<p>The Euphrates (/juːˈfreɪtiːz/; Arabic: الفرات: al-Furāt, Hebrew: פרת: Prat, Turkish: Fırat, Kurdish: Firat) is the longest and one of the most historically important rivers of Western Asia. Together with the Tigris, it is one of the two defining rivers of Mesopotamia. Originating in eastern Turkey, the Euphrates flows through Syria and Iraq to join the Tigris in the Shatt al-Arab, which empties into the Persian Gulf.
The Ancient Greek form Euphrátēs was borrowed from Old Persian Ufrātu, itself from Elamite ú-ip-ra-tu-iš. In Akkadian the river was similarly called Purattu, which has been perpetuated in Semitic languages (cf. Syriac P(ə)rāṯ, Arabic al-Furrāt) and in other nearby languages of the time (cf. Hurrian Puranti, Sabarian Uruttu). The Elamite, Akkadian, and possibly Sumerian forms are from an unrecorded substrate language.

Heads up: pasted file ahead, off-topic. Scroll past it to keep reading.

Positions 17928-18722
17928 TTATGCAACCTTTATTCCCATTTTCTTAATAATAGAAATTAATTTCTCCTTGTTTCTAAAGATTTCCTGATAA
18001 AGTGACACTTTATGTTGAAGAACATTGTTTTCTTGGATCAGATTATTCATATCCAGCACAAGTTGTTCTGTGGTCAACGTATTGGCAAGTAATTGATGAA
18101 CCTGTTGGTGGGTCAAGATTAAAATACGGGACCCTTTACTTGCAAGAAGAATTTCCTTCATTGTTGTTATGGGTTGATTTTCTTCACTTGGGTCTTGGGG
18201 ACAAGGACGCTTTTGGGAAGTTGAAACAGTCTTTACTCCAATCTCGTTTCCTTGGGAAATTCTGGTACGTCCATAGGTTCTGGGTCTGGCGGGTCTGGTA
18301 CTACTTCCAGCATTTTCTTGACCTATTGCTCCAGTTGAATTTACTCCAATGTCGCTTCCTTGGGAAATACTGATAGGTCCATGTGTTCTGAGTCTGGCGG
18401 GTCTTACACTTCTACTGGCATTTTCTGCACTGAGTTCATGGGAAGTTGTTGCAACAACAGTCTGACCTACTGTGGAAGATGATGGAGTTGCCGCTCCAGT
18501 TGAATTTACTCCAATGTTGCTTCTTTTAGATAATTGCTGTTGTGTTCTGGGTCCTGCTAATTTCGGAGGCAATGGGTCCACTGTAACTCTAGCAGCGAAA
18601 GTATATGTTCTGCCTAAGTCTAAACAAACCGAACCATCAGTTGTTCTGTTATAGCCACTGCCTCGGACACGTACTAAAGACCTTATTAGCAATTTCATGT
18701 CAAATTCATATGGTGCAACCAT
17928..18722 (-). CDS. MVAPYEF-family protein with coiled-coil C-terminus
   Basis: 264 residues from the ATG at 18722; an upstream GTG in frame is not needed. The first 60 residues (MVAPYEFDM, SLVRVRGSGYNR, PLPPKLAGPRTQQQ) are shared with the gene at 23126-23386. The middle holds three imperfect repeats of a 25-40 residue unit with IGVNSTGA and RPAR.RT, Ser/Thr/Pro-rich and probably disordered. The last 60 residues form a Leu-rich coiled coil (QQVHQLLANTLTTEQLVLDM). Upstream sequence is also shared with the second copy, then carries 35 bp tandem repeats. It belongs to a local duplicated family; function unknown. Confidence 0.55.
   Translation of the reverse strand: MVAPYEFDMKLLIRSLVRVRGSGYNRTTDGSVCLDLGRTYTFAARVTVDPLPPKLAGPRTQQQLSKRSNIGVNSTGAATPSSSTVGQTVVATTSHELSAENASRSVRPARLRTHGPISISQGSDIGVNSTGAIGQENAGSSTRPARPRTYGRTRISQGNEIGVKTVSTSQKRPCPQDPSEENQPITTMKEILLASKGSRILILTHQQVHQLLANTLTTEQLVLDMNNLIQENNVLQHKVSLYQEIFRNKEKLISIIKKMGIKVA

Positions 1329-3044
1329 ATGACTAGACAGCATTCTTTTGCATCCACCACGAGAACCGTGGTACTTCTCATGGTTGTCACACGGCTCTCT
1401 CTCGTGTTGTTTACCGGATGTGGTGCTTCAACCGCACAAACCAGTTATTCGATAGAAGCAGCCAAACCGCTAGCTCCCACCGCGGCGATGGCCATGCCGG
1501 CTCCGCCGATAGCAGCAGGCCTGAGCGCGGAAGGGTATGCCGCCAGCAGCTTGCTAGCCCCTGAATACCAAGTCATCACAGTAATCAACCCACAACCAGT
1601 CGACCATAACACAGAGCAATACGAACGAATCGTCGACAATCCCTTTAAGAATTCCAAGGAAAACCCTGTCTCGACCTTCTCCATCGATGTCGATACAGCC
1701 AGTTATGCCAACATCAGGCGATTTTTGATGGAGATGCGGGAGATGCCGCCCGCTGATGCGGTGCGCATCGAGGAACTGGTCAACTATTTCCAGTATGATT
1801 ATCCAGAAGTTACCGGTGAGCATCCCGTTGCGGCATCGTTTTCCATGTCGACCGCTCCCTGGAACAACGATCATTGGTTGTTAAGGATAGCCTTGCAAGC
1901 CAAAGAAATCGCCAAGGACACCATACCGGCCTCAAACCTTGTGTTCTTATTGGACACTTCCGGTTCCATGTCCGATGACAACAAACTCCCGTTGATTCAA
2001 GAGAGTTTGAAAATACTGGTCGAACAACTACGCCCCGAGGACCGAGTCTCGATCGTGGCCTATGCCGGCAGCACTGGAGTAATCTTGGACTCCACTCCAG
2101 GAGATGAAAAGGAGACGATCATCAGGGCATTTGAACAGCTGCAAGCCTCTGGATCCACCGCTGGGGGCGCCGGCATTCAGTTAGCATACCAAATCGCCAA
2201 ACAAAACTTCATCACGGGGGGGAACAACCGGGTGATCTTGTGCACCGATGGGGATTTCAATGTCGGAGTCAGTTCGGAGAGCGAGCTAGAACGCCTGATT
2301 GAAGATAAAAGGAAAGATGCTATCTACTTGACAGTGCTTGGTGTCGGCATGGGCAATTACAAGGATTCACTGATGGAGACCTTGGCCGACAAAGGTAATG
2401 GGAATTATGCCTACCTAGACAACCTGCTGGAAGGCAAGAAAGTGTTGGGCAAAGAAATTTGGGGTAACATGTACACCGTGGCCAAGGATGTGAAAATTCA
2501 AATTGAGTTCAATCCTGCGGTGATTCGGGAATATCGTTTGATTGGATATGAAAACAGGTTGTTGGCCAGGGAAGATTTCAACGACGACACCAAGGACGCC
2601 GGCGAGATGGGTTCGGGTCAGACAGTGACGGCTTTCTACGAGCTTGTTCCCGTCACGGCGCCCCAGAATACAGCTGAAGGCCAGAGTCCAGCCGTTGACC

The earliest references to the Euphrates come from cuneiform texts found in Shuruppak and pre-Sargonic Nippur in southern Iraq and date to the mid-3rd millennium BCE. In these texts, written in Sumerian, the Euphrates is called Buranuna (logographic: UD.KIB.NUN). The name could also be written KIB.NUN.(NA) or KIB.NUN, with the prefix "" indicating that</p>